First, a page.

Thursday, February 16, 2012

Learning to Make Baba's Holuptsi: A Story and a Recipe

By Corinna Wengryn Caudill
In Loving Memory of Eva and Michael Wengryn

When my grandmother passed me a head of cabbage back in 1997, I didn’t immediately realize that I was about to undertake a rite-of-passage that would make me the official holuptsi maker of the family.  I had simply asked her to teach me how to make this dish, and she agreed, hugging me and seeming overjoyed with my interest in Ukrainian cooking.  We started with our lesson one Sunday afternoon after church.  With a cored green cabbage head in one hand and a pair of tongs in the other, I ceremoniously joined the two and submerged my first cabbage head in boiling water.  We spent the rest of the afternoon in her pastry kitchen chopping onions, mixing the meat filling, and rolling up the delicacies as I happily listened to her stories about the Old Country.  With Baba’s help, my first holuptsi-making experience resulted in an absolutely delicious dinner that evening.  I bragged to my grandfather about how I had helped, speaking loudly because he was hard of hearing.

Dido narrowed his eyes and pointed his fork at me.  “We gonna see how you gonna do it by you-self!”

I looked to Baba for consolation.  She blinked both of her eyes at me and reached across the table to take my hands in hers.  Finally…words of encouragement and appreciation for a granddaughter who cared about preserving family traditions!

“I so happy you wanna learn make holuptsi,” she said, looking deeply into my eyes, and I smiled back with pride.  She patted my hands and leaned back.  “From now on, you can cook holuptsi for you Grandpa, and I gonna have more time to find a boyfrien'." 

Wow.  Who could blame her though?  I looked over at him sitting next to her.  He was wearing a cardigan sweater over a starched button-down shirt, the standard outfit he wore after his morning yard work.  He looked back at me, shrugging his shoulders as he picked up his coffee cup.  He slurped his coffee so loudly that it made his hearing aid buzz.  My grandmother sighed and shook her head. 

“I tell you true…he was so handsome when he was young…best dancer in whole village!  But now he is old and stubborn…what I do with him now?”

Another loud slurp and Dido smiled as he pushed his coffee cup and plate toward me for washing up.  I rolled my eyes, at that point fully aware that my Baba had played me.

A week passed by and no one said another word about me cooking anything.  I enjoyed the reprieve while it lasted.  On the next Sunday after church, Dido informed me that the leftover holuptsi in the freezer had run out.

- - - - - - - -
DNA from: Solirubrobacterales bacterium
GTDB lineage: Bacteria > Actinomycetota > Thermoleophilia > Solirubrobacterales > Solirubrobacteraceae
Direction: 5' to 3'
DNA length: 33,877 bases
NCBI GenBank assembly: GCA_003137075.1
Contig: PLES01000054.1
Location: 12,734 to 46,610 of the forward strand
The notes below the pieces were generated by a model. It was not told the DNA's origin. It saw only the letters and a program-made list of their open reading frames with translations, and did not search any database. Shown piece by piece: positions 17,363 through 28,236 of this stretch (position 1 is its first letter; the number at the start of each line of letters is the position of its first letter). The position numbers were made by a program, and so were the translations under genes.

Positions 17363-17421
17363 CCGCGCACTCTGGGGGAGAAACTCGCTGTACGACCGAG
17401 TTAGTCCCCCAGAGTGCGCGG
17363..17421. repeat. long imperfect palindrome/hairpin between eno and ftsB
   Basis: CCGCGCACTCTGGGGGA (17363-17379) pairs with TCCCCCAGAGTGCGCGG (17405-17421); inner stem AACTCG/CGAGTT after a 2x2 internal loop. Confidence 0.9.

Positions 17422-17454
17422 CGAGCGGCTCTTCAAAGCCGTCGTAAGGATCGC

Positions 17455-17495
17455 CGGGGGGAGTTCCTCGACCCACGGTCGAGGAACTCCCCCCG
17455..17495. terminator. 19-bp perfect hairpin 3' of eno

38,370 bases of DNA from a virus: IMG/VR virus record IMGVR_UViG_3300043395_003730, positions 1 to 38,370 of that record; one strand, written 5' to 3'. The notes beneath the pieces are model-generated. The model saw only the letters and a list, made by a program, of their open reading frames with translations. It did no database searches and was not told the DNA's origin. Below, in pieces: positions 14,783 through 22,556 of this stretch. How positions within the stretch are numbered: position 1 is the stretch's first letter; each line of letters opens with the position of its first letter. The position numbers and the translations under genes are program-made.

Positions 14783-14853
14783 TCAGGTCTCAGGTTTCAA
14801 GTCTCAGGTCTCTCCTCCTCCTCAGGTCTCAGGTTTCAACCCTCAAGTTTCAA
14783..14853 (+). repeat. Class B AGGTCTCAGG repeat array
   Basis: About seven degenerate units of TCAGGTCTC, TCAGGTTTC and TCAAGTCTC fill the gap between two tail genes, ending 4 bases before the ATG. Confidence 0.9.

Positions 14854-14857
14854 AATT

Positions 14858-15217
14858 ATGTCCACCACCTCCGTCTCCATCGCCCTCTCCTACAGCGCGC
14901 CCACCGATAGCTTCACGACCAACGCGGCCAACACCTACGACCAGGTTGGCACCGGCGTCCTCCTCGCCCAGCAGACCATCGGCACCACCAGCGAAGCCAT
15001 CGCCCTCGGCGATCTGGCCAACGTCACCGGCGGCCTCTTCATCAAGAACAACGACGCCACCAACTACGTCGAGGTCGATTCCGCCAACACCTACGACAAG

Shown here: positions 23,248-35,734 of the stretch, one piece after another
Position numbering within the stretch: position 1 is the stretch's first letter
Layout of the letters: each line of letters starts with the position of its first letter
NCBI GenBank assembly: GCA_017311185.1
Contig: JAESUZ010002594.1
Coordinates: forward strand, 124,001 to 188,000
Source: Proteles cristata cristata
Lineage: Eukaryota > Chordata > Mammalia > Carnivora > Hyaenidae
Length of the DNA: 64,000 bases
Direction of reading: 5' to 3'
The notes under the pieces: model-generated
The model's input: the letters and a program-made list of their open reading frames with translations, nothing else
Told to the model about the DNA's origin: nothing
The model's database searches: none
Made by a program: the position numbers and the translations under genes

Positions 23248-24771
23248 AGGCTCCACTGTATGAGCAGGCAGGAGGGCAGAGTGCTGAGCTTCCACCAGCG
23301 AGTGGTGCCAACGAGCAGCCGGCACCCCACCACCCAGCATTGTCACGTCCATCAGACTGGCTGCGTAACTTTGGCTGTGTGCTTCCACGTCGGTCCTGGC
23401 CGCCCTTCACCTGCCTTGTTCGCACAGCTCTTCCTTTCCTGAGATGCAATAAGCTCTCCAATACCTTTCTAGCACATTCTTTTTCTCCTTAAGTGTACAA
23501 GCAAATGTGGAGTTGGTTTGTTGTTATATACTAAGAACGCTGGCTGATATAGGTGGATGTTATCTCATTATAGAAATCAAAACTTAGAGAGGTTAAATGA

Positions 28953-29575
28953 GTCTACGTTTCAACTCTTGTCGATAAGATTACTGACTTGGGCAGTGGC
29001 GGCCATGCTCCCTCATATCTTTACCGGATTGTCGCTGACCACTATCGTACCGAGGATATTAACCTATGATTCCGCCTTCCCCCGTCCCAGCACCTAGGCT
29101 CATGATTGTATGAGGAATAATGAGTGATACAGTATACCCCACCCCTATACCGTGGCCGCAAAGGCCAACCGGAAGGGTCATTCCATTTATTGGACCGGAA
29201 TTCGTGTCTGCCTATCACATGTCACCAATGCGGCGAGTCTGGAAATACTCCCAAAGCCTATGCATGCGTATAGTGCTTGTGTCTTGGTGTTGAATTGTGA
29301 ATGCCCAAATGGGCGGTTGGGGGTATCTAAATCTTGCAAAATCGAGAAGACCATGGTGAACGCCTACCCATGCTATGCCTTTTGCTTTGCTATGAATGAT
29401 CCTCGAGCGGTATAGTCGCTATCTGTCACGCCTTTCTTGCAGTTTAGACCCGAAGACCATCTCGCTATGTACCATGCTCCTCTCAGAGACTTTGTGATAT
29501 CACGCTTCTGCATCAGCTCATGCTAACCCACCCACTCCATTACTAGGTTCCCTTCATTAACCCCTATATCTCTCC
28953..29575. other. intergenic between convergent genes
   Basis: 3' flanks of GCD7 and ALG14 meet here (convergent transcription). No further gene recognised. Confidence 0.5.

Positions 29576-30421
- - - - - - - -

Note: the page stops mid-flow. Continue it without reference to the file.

"Time for you to cook so I don’t starve!”

Remarkably, Baba had all of the ingredients in the kitchen, ready for me to go.  So cook I did…chopping onions, boiling cabbage, watching my grandfather occasionally pass by, raising his eyebrows without saying a word.  I focused on my work, determined to show him that I could do it.  Unfortunately, I found cooking solo to be much more labor-intensive and stressful than it had been when Baba was helping me.  I looked around the house, trying to find her for a quick consultation.  Where was she?  I wondered.  Shopping?  Boyfriend hunting?  God only knew.  All I knew was that I was on my own to deal with a very tough customer, who was absorbed in watching the football game without a care in the world except for what he was going to eat for dinner.  After several hours of boiling, chopping and rolling, it was finally time to show off my culinary talents that night at dinner.

"Too much pepper!" Dido announced after Attempt #1, dismissing me and my holuptsi with a mere wave of his hand. 

On the following Sunday, after Attempt #2 had finished cooking, I held my breath, hoping he wouldn't notice that I forgot to mix the beef with pork.  I was naive and wrong.

"I no know," He shook his head, chewing thoughtfully. "Maybe you forget something."

That’s when the resentment set in.  I was stuck with Mr. Pickychuk from the Old Country, who had to have everything just so, while my Baba was living the good life – this time, she had supposedly been at the beauty shop all afternoon.  I had to get this right soon, and end my misery.